“After the attack on Falluja, we decided to withdraw from the government because our presence in the government will be judged by history,” Mr. Abdul Hameed, an interim National Assembly member, said Tuesday in a telephone interview.
The move so alarmed Prime Minister Ayad Allawi that he met privately with Mr. Abdul Hameed hours later. But the party stuck to its position, and an aide said in the afternoon that it was not clear that the group would take part in the elections.
“We haven’t decided to withdraw from the elections; we’re still going forward with the process,” the aide, Ayad al-Samarrai, said. “But it will all depend on the general situation in Iraq.”
Juan Cole, a Middle East historian at the University of Michigan, wrote on his Web log that Mr. Abdul Hameed’s move “raises the question of whether a mass Sunni Arab boycott of the elections is in the offing, thus fatally weakening the legitimacy of any new government.”
Radosh calls it lazy reporting. I wouldn’t go that far but I don’t think in this instance the expert quote adds much to what the reporter could have said himself from Baghdad. It is none the less an interesting milestone in the acceptance of academic blogging as a legitimate source of information and opinion.
However there are much more interesting stories on Cole’s web site that will probably never be followed up by the NYT such as his speculation about Dan Senor and the neocon influence on Bremer’s Iraq administration.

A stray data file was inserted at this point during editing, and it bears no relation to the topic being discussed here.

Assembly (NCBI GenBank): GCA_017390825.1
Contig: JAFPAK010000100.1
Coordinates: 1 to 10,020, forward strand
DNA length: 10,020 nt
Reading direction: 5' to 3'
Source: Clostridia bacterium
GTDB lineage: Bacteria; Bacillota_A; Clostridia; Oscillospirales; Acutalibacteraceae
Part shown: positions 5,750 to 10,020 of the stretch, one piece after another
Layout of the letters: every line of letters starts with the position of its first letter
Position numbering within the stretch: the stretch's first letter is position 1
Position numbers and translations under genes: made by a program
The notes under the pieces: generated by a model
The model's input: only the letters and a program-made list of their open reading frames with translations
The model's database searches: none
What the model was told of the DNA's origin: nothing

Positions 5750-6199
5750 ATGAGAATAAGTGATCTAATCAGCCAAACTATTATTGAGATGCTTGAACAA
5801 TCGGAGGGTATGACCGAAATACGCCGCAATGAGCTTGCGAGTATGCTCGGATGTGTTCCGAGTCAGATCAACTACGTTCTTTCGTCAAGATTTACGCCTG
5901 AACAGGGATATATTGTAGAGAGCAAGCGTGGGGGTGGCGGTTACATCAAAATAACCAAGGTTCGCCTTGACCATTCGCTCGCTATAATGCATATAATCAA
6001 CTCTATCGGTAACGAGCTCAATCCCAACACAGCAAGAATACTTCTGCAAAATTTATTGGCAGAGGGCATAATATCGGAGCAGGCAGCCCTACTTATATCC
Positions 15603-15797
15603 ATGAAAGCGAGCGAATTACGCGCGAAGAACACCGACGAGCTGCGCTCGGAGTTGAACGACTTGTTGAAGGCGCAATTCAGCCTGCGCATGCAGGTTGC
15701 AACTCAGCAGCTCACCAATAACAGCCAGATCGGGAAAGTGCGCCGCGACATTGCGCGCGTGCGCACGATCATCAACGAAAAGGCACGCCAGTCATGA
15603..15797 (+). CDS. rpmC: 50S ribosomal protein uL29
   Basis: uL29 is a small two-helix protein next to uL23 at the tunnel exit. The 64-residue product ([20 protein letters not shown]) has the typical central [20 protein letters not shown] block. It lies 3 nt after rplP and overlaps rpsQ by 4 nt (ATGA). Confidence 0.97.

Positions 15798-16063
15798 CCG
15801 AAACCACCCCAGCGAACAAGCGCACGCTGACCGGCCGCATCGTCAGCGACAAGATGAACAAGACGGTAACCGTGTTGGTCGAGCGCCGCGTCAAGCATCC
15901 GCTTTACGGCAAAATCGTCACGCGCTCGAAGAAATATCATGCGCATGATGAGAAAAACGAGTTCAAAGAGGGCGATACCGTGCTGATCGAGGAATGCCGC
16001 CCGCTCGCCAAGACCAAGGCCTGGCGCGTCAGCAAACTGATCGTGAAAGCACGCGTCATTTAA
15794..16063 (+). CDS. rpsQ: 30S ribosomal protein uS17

I have it from a source I consider reliable that the order for the arrest of Muqtada al-Sadr in early April, 2004, which came as such a surprise and threw the country into chaos for two months, came from Dan Senor. Senor is said to have acted on instructions from Neoconservatives in the Pentagon, and to have kept Paul Bremer, his putative boss, out of the loop. Bremer was presented with a fait accompli.
I speculated at the time that the Neocons came after Muqtada because he had objected so loudly to Sharon’s murder of Sheikh Ahmad Yassin, the clerical leader of the Hamas Party (the Palestinian Muslim Brotherhood). …In other words, his position was completely intolerable to Israeli Prime Minister Ariel Sharon, the Israeli Likud Party, and their American fellow-travelers among the Neocons.
The CPA had been tempted to go after Muqtada on more than one previous occasion, but it appears that cooler heads, like Gen. John Abizaid, had prevailed.
If this story about Senor’s perfidy is correct, it would shed light on a hitherto unknown fissure in the American administration of Iraq. We have long known that it was dominated by Neoconservatives, especially young persons who had applied to be interns at the American Enterprise Institute, which was apparently the recruitment pool. But I hadn’t earlier heard that there may have been a difference of opinion between Bremer and his Neocon employees, many of whom had contacts inside the Pentagon that they could use to make an end-run around Bremer.
This provides a really instructive example of the differences between blogs and mainstream journalism. Cole can quite legitimately post this story on his blog, while the NYT would have to verify from a number of sources and get appropriate denials from the players. However this is a really good feature waiting to happen and could provide the first source for an enterprising reporter to go out and round up the whole story about Bremer’s time in Iraq.